... title ‘Yale Scholar’s Articles Found in Nazi Paper’. The scholar in question was the late Paul de Man, who had written these pieces during the early Forties before leaving Belgium for America. They were published in Le Soir, a newspaper of pro-Nazi sympathies, and contain many passages that can be read as endorsing what amounts to a collaborationist ...

Anticipatory Plagiarism

Paul Grimstad: Oulipo, 6 December 2012

Many Subtle Channels: In Praise of Potential Literature 
by Daniel Levin Becker.
Harvard, 338 pp., £19.95, May 2012, 978 0 674 06577 2
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... finds Auguste Dupin going up against a villain who is ‘both poet and mathematician’); Lewis Carroll’s chessic fantasias; and Raymond Roussel, whom Queneau praised for ‘uniting the precision of the poet with the madness of the mathematician’. Perec in particular constantly invokes Herman Melville: W’s narrator identifies not with ...

World’s End

John Ryle, 13 October 1988

The Missionaries 
by Norman Lewis.
Secker, 245 pp., £10.95, May 1988, 0 436 24595 7
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... style more personal and episodic and its condemnation of the missionaries more unequivocal. Norman Lewis is a writer of unusual anthropological sensibility with an honourable record in the field: government policy in Brazil was changed as a result of the international protests which followed his campaigning article in the Sunday Times on the massacres of ...

Keeping up the fight

Paul Delany, 24 January 1991

D.H. Lawrence: A Biography 
by Jeffrey Meyers.
Macmillan, 446 pp., £19.95, August 1990, 0 333 49247 1
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D.H. Lawrence 
by Tony Pinkney.
Harvester, 180 pp., £30, June 1990, 0 7108 1347 3
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England, My England, and Other Stories 
by D.H. Lawrence, edited by Bruce Steele.
Cambridge, 285 pp., £37.50, March 1990, 0 521 35267 3
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The ‘Lady Chatterley’s Lover’ Trial (Regina v. Penguin Books Limited) 
edited by H. Montgomery Hyde.
Bodley Head, 333 pp., £18, June 1990, 0 370 31105 1
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Boy 
by James Hanley.
Deutsch, 191 pp., £11.99, August 1990, 0 233 98578 6
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D.H. Lawrence: A Literary Life 
by John Worthen.
Macmillan, 196 pp., £27.50, September 1989, 0 333 43352 1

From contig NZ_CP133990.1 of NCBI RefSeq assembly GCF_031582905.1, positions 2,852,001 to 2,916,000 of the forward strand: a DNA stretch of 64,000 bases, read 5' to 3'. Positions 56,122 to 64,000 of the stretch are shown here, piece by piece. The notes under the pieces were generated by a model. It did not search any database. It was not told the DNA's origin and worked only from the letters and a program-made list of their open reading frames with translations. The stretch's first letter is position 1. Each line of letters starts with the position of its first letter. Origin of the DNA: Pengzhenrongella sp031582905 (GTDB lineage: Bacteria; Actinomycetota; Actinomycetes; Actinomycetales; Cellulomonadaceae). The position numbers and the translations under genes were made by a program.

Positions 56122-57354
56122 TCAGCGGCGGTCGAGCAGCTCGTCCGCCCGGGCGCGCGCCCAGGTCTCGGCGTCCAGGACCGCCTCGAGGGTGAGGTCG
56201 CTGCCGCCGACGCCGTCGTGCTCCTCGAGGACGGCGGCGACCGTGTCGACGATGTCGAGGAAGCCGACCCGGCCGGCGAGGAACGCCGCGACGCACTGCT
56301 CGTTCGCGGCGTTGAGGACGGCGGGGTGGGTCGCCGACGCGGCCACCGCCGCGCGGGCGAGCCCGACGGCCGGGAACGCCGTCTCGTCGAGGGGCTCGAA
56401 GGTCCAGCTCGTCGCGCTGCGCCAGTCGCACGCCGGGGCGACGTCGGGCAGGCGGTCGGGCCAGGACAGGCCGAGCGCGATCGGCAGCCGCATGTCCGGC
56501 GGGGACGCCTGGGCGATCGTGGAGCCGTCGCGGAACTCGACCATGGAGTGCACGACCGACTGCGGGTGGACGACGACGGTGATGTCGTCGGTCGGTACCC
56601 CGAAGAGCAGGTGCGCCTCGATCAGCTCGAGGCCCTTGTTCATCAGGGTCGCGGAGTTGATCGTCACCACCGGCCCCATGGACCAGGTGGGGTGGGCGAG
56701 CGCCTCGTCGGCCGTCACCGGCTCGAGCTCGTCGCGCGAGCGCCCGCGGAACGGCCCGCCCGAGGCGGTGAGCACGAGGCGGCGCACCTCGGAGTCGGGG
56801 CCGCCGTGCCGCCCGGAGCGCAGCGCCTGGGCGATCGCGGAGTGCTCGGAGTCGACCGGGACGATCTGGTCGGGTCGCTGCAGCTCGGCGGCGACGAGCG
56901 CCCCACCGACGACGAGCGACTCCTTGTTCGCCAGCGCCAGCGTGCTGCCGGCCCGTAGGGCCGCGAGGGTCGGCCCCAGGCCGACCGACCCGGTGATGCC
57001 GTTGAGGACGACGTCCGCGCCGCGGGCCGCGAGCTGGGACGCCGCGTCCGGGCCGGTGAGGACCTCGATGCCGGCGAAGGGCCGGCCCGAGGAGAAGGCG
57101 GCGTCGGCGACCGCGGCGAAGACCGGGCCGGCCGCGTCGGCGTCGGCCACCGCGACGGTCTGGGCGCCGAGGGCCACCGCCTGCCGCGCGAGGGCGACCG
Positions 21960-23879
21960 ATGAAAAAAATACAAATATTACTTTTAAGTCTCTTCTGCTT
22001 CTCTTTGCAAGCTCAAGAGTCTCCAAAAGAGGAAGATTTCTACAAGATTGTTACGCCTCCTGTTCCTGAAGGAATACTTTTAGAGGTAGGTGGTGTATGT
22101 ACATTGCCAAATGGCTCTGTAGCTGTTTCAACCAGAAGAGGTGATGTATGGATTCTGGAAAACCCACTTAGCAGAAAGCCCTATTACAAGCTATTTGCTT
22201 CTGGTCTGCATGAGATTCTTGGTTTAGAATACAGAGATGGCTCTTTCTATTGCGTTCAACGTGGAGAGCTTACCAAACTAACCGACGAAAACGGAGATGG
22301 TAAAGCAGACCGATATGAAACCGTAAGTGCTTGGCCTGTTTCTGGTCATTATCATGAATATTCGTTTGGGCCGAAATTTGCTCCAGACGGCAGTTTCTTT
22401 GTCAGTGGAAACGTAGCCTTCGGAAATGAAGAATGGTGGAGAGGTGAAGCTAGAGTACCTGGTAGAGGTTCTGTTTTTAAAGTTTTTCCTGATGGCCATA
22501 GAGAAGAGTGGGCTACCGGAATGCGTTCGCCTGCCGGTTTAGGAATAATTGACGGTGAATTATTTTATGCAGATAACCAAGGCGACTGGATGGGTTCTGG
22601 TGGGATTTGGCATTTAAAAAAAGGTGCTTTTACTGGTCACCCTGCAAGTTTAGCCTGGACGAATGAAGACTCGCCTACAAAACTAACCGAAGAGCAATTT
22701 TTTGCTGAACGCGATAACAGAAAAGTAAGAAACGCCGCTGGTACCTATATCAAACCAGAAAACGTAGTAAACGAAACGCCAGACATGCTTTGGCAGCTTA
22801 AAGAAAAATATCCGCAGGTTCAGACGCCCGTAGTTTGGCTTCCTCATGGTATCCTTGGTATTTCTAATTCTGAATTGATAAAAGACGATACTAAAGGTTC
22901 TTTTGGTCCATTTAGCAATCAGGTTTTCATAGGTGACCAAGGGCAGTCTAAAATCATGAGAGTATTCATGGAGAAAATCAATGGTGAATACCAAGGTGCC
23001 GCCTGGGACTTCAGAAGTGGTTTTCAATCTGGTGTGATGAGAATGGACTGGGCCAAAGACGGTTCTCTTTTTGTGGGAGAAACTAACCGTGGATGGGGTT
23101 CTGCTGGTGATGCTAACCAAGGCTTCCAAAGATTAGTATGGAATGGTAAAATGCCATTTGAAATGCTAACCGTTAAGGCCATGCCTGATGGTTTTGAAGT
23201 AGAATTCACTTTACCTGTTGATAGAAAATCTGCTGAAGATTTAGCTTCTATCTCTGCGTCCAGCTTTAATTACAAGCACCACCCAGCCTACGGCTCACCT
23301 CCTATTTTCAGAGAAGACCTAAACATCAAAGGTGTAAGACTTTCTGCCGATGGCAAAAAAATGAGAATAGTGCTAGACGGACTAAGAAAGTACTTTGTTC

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... above the viscosity of ordinary life. These motifs are often associated with the male: as Wyndham Lewis put it in Tarr, ‘God was man: the woman was a lower form of life. Everything started female and so continued: a jellyfish diffuseness spread itself and gaped upon all the beds and bas-fonds of everything.’ Even if we agree with Pinkney that ‘female ...

Is Michael Neve paranoid?

Michael Neve, 2 June 1983

... along with the wonderful Schreber.’ Freud is here referring to the famous case of Daniel Paul Schreber, whose Memoirs of his nervous illness had appeared in 1903, and constitute one of the most celebrated case-studies of paranoia in the literature. The letter of 1910 to Jung goes on: ‘Schreber, who ought to have been made a professor of psychiatry ...

Even more immortal

Paul Driver, 8 April 1993

Memories of Beethoven: From the House of the Black-Robed Spaniards 
by Gerhard von Breuning, edited by Maynard Solomon, translated by Henry Mins and Maynard Solomon.
Cambridge, 154 pp., £15.95, November 1992, 0 521 41710 4
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Beethoven: Studies in the Creative Process 
by Lewis Lockwood.
Harvard, 283 pp., £31.95, July 1992, 0 674 06362 7
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... decisions. Breuning’s memoir paints an intimate portrait of Beethoven’s domesticity: Lewis Lockwood to a striking extent domesticates Beethoven’s genius, which is now revealed as less an unknowably sublime phenomenon than a matter of hard practicality, of a last-minute deletion on the autograph or a superadded bit of scrawl. Reading ...

Hitting the buffers

Peter Wollen, 8 September 1994

Early Modernism: Literature, Music and Painting in Europe 1900-1916 
by Christopher Butler.
Oxford, 318 pp., £27.50, April 1994, 0 19 811746 9
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... derived from Parisian influences – from the Martine workshop run by the great fashion designer, Paul Poiret, as well as from Matisse and the Ballets Russes – and had a close analogue in the work produced in Paris by Sonia Terk Delaunay. Delaunay made an abstract papiers collés binding for Blaise Cendrars’s book of poems, Pâques à New York, executed ...